The Virginia Constitution of 1776 laid the foundation of the first state court system by providing for the appointment of judges of appeals, common law, chancery, and admiralty. (46) The General Assembly fleshed out the details in a series of enactments establishing the Court of Admiralty, the High Court of Chancery, the General Court, and the Court of Appeals. (47) These superior courts were engrafted upon the existing system of inferior county and corporation courts; essentially, the new courts (excepting the admiralty court) replaced the colonial General Court, which had exercised both original and appellate jurisdiction and heard both common law and equity causes. (48) The impetus for court reform began prior to the Revolution, and continued for more than a decade after Independence. (49) Reformers desired a more efficient and professional system of justice appropriate to a republican commonwealth. (50) A staple of post-Revolutionary Virginia politics, court reform encountered difficulties because of resistance from interested parties and because improving the judicial organization conflicted with the ideal of republican frugality in public expenditure.

The new General Court succeeded to the common law jurisdiction of its colonial counterpart, having original jurisdiction where the debt or claim exceeded ten pounds, and appellate jurisdiction over the county and corporation courts. (51) It was also a court of oyer and terminer for the trials of crimes and misdemeanors committed by free persons. (52) As originally constituted, the General Court was composed of five judges, who were elected by joint ballot of both houses of the legislature and held office during good behavior. (53) Until 1789, the General Court was by far the busiest of the commonwealth's superior courts. (54) Tucker's practice during the two years he attended the superior courts was mostly confined to this court. (55) He also made regular appearances in the Court of Admiralty, which had three judges and continued to sit in Williamsburg after the capital moved to Richmond in 1780. (56) Although his reputation as a lawyer was rising, Tucker was not in practice long enough to acquire many clients in the High Court of Chancery or the Court of Appeals. (57)

The Virginia legislature inadvertently created a situation that led to the collapse of the commonwealth's first judicial establishment by staffing the Court of Appeals with all of the superior court judges, not as a separate court. (58) Members of the Court of Appeals held their commissions as judges of their respective courts rather than as judges of the Court of Appeals. (59) This anomaly served as a pretext for them to later claim that they "contracted no new obligations by becoming judges of the court of appeals," that their services on that tribunal were "voluntary," performed "with a view to relieve the state from the necessity of sustaining additional burthens in times of difficulty." (60) The crisis boiled over early in 1788 with the passage of the District Court Act. (61) Pressure had been building since before the Revolution to improve the administration of justice at the local level. (62) For many years, the county courts were inadequate, driving parties to the General Court in increasing numbers, if they could afford the trip to the capital. (63) Tucker noted in 1787 that "it was computed that the suits then depending therein could not be tried in less than five years, and they still continued to accumulate." (64)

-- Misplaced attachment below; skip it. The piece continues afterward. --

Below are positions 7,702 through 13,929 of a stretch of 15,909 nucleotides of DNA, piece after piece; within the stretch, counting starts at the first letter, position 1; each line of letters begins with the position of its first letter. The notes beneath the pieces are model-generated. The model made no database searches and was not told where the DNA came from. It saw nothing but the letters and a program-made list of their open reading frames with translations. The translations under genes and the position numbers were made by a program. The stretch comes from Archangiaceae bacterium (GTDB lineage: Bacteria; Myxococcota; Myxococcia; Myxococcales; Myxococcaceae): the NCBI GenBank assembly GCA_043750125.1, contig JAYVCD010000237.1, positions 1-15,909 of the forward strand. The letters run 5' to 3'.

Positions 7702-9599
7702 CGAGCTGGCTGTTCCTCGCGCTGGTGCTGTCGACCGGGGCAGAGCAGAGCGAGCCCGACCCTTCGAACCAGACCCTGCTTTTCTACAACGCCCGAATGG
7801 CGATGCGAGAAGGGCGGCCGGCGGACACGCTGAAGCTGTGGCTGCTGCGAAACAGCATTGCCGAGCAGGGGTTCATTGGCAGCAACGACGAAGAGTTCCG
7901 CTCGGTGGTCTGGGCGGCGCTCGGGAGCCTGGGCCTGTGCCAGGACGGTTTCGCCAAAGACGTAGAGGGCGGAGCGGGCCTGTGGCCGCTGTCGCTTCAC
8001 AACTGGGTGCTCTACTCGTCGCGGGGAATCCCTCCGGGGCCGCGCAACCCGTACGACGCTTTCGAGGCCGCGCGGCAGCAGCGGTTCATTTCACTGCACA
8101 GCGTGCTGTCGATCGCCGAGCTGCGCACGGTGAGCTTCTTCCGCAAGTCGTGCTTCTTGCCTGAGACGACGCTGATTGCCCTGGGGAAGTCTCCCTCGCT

One proposed remedy was assize, or circuit courts, to try issues of fact made up in the General Court, to which the verdict would be returned and judgment entered. (65) Proposed legislation was enacted on the third attempt in 1784, but it never took effect because of resistance from those who believed the plan was too complicated and inconvenient. (66) Naturally, strong resistance came from the county court judges and lawyers. John Marshall, then in the legislature, commented:</p>

<pre> Those Magistrates who are tenacious of authority will not assent to any thing which may diminish their ideal dignity & put into the hands of others a power which they will not exercise themselves. Such of the County Court lawyers too as are suspicious that they do not possess abilities or knowledge sufficient to enable them to stand before judges of law are opposd from motives of interest to any plan which may put the distribution of justice into the hands of judges. (67) </pre> <p>The Court of Appeals judges were also opposed to the assize plan because they did not wish to ride circuit; because the Act was suspended and ultimately repealed, the judges said nothing "officially ... respecting it." (68)

The District Court Act of January 1788 appeared to offer a more eligible plan because it gave the district courts the power to decide both law and fact. (69) They would have the full power of the General Court in their respective districts. (70) The commonwealth was divided into districts, to be attended by all the present superior court judges and by four additional General Court judges appointed under the Act. (71) Tucker was elected to one of the new judgeships created at this time. (72) By requiring all the superior court judges--who together constituted the Court of Appeals--to attend the district courts, the General Assembly reflected its unwillingness to incur the expense of additional judges. (73) The legislature's frugality, however, now drew forth an official protest from the judges of the Court of Appeals. (74) In explaining their refusal to implement the Act, they complained that it assigned new duties, beyond their commissions, without a commensurate increase in pay, which undermined the Virginia constitution's principle of an independent judiciary. (75)